the origin of outdoor christmas lights

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The Origin of Outdoor Christmas Lights

December 3, 2018

Every year, Christmas seems to become a bigger and brighter holiday. But while the Christmas tree may have originated in Germany, the twinkling lights on the trees – and now on our homes and businesses – are distinctly American.

The custom of stringing lights was initiated back when Christmas trees were decorated with candles, to symbolize Christ being the light of the world. Obviously, this wasn’t the safest tradition, and many holiday house fires were attributed to such candles. Thankfully, electric lights became popular in the early 20th century. By the middle of the century, more and more communities began displaying electric lights along streets and on buildings. Many of these lights are set up by businesses and local governments, adoring public squares, trees, lamp posts, streets, and other structures.

By the 1960s, as tract housing increased in popularity and sheer number, residents started outlining their homes in weather-proof Christmas lights. Now the act of decorating outdoors with Christmas lights is a worldwide phenomenon.

For many families, it’s a holiday tradition to drive or walk around neighborhoods at night to see homes lit up. Some are fairly modest, while a select few require a generator or separate electrical source to supply the required power for all those lights. In some areas, Christmas lighting has become a competition to win the award for the best-decorated house, while other neighborhoods adopt a more cooperative approach to beautiful their streets and homes.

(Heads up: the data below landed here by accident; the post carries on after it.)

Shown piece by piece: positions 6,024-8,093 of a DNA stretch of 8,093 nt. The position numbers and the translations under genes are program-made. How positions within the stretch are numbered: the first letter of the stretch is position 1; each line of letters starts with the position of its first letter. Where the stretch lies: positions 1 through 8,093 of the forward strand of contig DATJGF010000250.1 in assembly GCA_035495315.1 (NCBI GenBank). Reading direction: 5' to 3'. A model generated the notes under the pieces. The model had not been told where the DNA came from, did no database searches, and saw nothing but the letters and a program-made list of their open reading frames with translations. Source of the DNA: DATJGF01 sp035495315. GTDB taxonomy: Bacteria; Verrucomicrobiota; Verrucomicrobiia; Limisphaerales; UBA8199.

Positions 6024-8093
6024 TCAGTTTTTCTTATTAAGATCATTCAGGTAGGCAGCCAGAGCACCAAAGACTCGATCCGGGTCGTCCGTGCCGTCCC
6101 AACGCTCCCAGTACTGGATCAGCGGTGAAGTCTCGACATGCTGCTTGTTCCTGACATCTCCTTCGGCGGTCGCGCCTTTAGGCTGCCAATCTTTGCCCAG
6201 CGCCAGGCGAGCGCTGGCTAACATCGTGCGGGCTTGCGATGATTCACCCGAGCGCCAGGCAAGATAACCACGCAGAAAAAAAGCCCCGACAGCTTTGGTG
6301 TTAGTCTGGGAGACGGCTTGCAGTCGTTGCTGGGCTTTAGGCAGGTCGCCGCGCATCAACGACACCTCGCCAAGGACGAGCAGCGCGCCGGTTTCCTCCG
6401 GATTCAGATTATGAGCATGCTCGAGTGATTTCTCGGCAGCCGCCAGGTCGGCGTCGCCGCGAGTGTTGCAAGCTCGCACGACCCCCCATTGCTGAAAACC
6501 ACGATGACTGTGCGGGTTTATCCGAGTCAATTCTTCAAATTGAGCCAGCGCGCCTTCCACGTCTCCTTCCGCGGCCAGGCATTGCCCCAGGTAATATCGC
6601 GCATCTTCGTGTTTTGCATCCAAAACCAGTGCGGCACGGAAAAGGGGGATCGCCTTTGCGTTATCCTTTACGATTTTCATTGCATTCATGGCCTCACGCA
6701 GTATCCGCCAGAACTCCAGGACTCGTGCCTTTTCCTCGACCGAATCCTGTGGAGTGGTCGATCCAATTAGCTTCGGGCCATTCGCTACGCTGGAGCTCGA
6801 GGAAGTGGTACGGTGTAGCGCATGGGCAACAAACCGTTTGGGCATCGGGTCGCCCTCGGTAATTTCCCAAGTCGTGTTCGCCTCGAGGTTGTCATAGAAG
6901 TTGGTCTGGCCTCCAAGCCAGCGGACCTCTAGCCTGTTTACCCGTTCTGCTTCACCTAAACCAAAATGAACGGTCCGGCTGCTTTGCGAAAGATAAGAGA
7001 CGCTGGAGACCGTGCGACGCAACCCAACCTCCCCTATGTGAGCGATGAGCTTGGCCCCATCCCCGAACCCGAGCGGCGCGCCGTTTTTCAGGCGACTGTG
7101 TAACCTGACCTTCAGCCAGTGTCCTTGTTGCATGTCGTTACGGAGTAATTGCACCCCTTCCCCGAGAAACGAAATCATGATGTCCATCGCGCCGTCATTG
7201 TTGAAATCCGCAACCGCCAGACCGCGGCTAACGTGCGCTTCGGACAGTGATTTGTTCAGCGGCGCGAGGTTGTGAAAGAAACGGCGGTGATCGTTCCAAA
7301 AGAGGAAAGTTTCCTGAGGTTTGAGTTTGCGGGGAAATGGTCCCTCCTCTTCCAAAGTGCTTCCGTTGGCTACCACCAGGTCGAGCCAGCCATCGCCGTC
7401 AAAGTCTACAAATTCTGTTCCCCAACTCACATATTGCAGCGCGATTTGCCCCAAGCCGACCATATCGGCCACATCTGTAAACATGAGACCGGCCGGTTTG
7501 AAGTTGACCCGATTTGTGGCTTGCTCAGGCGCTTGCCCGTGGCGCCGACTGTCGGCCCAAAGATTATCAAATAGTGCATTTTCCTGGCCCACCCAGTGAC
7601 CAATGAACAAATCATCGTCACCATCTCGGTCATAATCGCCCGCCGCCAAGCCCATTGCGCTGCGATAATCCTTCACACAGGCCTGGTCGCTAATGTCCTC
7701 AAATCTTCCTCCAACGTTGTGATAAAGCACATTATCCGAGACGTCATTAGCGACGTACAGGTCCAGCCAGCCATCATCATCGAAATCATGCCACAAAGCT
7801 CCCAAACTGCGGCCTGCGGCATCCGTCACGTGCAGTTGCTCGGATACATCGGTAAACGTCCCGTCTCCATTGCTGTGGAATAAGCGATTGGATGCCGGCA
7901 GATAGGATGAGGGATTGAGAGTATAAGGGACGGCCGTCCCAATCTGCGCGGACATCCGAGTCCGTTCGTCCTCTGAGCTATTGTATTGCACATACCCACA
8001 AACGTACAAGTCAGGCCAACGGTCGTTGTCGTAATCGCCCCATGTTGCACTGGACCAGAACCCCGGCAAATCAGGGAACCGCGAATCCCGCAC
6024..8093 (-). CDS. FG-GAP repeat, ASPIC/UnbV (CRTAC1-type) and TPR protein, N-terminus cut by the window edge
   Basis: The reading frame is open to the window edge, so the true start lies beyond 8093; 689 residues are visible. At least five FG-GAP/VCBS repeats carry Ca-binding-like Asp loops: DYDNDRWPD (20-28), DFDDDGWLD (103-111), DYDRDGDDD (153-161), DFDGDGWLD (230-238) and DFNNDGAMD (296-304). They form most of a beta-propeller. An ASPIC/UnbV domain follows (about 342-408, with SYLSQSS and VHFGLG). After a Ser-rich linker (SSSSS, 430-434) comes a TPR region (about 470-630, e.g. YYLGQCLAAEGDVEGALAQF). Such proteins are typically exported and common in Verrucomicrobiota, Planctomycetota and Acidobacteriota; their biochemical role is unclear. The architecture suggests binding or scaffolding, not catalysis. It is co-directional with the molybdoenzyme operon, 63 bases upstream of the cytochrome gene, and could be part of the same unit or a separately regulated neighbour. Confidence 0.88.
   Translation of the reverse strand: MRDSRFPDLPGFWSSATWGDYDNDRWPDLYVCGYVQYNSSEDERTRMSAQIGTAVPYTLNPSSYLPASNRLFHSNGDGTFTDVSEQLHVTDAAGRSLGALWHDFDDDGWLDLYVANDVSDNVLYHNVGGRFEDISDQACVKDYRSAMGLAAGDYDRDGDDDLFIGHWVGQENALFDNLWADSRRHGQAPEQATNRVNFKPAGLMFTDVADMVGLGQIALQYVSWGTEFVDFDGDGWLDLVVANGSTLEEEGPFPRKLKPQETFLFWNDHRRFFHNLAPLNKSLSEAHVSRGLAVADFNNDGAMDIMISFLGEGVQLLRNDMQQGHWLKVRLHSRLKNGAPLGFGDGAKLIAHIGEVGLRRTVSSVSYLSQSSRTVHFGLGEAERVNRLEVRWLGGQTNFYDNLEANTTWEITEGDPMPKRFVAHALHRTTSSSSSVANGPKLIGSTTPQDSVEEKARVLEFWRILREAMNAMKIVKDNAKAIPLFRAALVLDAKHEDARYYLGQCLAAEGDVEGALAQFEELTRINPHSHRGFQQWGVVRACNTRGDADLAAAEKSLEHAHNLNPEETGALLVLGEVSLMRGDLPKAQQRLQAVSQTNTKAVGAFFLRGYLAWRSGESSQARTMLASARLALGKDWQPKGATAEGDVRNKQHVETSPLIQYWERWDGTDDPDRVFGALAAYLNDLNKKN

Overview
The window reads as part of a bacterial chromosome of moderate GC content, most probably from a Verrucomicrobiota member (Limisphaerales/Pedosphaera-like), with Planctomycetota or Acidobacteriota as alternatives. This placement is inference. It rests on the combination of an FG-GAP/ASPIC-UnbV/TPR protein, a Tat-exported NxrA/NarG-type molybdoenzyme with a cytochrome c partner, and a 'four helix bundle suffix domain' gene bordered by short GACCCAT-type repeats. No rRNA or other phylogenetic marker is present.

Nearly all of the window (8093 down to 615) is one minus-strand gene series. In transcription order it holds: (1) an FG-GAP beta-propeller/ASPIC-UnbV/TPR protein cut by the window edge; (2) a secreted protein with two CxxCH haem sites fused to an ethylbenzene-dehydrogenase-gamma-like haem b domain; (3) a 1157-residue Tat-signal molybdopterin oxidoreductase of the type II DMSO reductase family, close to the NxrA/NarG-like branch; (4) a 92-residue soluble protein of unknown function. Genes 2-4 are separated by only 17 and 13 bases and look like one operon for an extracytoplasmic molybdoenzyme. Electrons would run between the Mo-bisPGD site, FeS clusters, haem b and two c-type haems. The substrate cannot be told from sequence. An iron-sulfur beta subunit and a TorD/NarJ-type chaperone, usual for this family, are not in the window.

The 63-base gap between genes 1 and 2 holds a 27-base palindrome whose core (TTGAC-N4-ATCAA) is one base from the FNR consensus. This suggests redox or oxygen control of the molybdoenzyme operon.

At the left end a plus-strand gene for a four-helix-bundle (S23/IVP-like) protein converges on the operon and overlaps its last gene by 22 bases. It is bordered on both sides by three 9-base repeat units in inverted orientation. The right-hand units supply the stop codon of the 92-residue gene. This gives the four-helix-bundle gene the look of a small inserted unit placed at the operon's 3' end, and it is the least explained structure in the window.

Edison Lights the Way

It’s not a huge surprise that Christmas lights were thought up by someone who worked at a lighting company. Thomas Edison created the first commercially practical incandescent light in 1879. Three years later in 1882, Edward Hibberd Johnson, who was a partner of Edison’s and the vice president of the Edison Electric Light Company, had an idea to light up a Christmas tree in set up by a street-facing window of his New York City home.

Johnson hand-wired and strung together 80 red, white and blue light bulbs and wrapped them around the tree. He even went a step further and placed the tree on a revolving, generator-powered pedestal so passers-buyers could stop to peer at the glowing marvel. Johnson is credited with having the first electrically illuminated Christmas tree, and he kept up the tradition, adding more bulbs with each passing year.

Soon, presidents got in on the action. In 1895, President Grover Cleveland had the White House family Christmas tree illuminated with hundreds of multi-colored electric light bulbs. And in 1923, President Calvin Coolidge began a tradition of lighting the National Christmas Tree with 3,000 electric lights.

Lights Go Up and Prices Come Down

Johnson’s lights were ahead of their time because electricity was not yet widely or routinely available, and lights weren’t cheap and required an electrician. Back in 1900, a string of 16 bulbs sold for about $350 in today’s money. To light, an entire tree would cost about $2,00 in today’s dollars. But once General Electric began to offer pre-assembled kits of Christmas lights, the prices came down and the popularity soared.

There are now an estimated 150 million sets of light sold in America each year, plus countless millions more tangled up and stuffed back into boxes each January. These lights illuminate 80 million homes, accounting for 6 percent of the nation’s electrical load each December.

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